Tyler Jacobson

  1. general
  2. sci-fi/fantasy
  3. bio
  4. work process

Tyler Jacobson is an illustrator from Almenda , California. He is an MFA Illustration graduate from the Academy of Art University. Tyler’s work is inspired by Sci-Fi and fantasy themes that engage viewers through his use of dynamic , painterly compositions and bold color palettes. He is a member of the Conservatory in Seattle’s artist guild where he focuses on his art education and cultivating a community for artists in the area.


The Jack Gaughan Award for Best Emerging Artist 2010,

Spectrum 19 Gold Award for Advertising

Communication Arts 2013 Award of Excellence

Society of Illustrators LA Illustration West 52 Silver Award for Book Cover,

The Joseph Morgan Henninger Award for Best in Show

The 2016 Guest of Honor at GenCon

Client List

Wizards of the Coast
Dungeons & Dragons
Magic the Gathering
Paizo Publishing
Applibot Inc.
Simon & Schuster
Texas Monthly
The Weekly Standard
The Penguin Group
Rolling Stone Magazine
Men’s Journal
Tor Books
Scientific American
Entertainment Weekly
The New Yorker
Sports Illustrated
Boy Scouts of America

When I begin an image, I like to start very loose. After I have discussed with the client what their needs are, I create a series of small thumbnails. These serve the purpose of fleshing out the imagery in my head and eliminating compositional elements that aren’t working. During this thumbnail process I also research as much as I can on the subject and collect a good amount of reference relating to it. Getting my mind into the topic is very important. This process can take time as I work the elements needed by the client into a picture that works for the narrative.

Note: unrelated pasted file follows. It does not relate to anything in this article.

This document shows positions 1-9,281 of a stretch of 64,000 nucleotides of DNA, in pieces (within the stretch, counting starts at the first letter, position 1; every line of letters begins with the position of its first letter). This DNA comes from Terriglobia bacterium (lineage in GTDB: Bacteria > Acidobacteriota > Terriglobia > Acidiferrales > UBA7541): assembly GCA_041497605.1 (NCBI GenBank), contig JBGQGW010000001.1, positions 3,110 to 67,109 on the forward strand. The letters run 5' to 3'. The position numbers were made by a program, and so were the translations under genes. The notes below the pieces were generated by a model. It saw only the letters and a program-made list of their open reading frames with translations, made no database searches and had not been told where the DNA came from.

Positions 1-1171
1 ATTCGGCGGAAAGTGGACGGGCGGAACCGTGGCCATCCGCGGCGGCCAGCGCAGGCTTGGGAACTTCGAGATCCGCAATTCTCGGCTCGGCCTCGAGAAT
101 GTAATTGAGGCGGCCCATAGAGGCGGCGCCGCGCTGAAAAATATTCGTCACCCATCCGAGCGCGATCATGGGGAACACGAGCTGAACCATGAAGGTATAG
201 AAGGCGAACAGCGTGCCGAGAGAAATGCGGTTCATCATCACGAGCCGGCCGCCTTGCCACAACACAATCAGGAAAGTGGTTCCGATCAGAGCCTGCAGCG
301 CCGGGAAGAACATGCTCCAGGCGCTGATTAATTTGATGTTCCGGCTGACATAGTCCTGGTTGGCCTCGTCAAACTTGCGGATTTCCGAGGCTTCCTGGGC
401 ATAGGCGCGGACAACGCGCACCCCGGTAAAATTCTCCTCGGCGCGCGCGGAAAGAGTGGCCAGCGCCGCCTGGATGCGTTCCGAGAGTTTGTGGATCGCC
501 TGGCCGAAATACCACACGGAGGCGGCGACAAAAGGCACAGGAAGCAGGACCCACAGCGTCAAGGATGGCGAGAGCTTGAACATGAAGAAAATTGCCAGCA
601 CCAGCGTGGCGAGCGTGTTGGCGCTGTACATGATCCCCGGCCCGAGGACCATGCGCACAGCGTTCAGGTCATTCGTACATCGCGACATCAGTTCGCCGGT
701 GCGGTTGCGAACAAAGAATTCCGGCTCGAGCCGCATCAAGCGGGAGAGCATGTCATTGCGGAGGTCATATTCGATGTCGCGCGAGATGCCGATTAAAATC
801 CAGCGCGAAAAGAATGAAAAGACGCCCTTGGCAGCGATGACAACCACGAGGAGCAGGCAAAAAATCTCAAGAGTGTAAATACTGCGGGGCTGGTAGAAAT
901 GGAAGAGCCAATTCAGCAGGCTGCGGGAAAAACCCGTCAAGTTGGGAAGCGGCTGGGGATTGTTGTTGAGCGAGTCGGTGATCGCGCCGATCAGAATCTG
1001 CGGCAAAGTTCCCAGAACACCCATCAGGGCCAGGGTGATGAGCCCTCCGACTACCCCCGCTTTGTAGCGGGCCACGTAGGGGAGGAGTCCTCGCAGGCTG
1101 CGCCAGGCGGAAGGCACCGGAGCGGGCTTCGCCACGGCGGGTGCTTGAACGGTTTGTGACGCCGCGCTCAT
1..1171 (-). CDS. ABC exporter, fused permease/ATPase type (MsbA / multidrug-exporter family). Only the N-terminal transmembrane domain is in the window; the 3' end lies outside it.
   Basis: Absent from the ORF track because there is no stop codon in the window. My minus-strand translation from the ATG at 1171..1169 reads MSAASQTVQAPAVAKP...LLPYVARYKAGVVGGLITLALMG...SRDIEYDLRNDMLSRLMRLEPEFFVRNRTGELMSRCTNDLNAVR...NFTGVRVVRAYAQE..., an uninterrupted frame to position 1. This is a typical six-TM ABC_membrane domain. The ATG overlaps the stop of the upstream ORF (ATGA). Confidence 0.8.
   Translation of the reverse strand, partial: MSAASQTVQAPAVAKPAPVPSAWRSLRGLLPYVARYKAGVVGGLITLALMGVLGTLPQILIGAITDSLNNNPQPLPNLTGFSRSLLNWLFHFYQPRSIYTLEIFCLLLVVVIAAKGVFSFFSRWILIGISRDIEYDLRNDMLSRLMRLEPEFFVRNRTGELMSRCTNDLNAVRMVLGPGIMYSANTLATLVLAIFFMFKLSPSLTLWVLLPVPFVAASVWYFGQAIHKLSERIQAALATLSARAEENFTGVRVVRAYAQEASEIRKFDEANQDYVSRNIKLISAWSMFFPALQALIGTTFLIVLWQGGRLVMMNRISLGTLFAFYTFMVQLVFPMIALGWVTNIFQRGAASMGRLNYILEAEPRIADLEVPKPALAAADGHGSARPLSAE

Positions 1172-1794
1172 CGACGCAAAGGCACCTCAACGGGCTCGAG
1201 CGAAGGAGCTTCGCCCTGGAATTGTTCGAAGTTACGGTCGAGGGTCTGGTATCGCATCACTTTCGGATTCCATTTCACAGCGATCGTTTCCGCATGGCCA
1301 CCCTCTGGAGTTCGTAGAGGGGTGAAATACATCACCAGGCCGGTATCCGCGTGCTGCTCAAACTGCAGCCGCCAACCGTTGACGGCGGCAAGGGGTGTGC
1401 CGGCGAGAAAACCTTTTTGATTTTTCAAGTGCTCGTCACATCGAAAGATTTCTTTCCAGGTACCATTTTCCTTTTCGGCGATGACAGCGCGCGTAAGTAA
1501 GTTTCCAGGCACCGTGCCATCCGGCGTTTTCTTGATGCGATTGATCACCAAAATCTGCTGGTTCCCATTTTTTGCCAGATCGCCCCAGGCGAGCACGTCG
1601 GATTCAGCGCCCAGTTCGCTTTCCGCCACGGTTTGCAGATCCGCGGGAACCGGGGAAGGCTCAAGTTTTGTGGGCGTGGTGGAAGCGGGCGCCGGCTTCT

Once I find a sketch that is working, I begin to push in the values. I feel that a composition relies heavily on the value pattern and I really try to develop this simultaneously with the drawing. The sketch at this point, becomes more than just line. From here I can explore the drawing in more detail and tighten areas up with the aid of good reference. Ultimately, I try to stay loose while always looking for ways to push the drama of a piece through values. After all this groundwork is laid, the painting itself becomes a much smoother process.

Building a picture can often be challenging, but that challenge is all part of the fun. I really enjoy creating a strong drawing before I go anywhere. That drawing becomes an anchor for me, holding my whole progression together. In the end, what is most paramount is telling a good story throughout that process.

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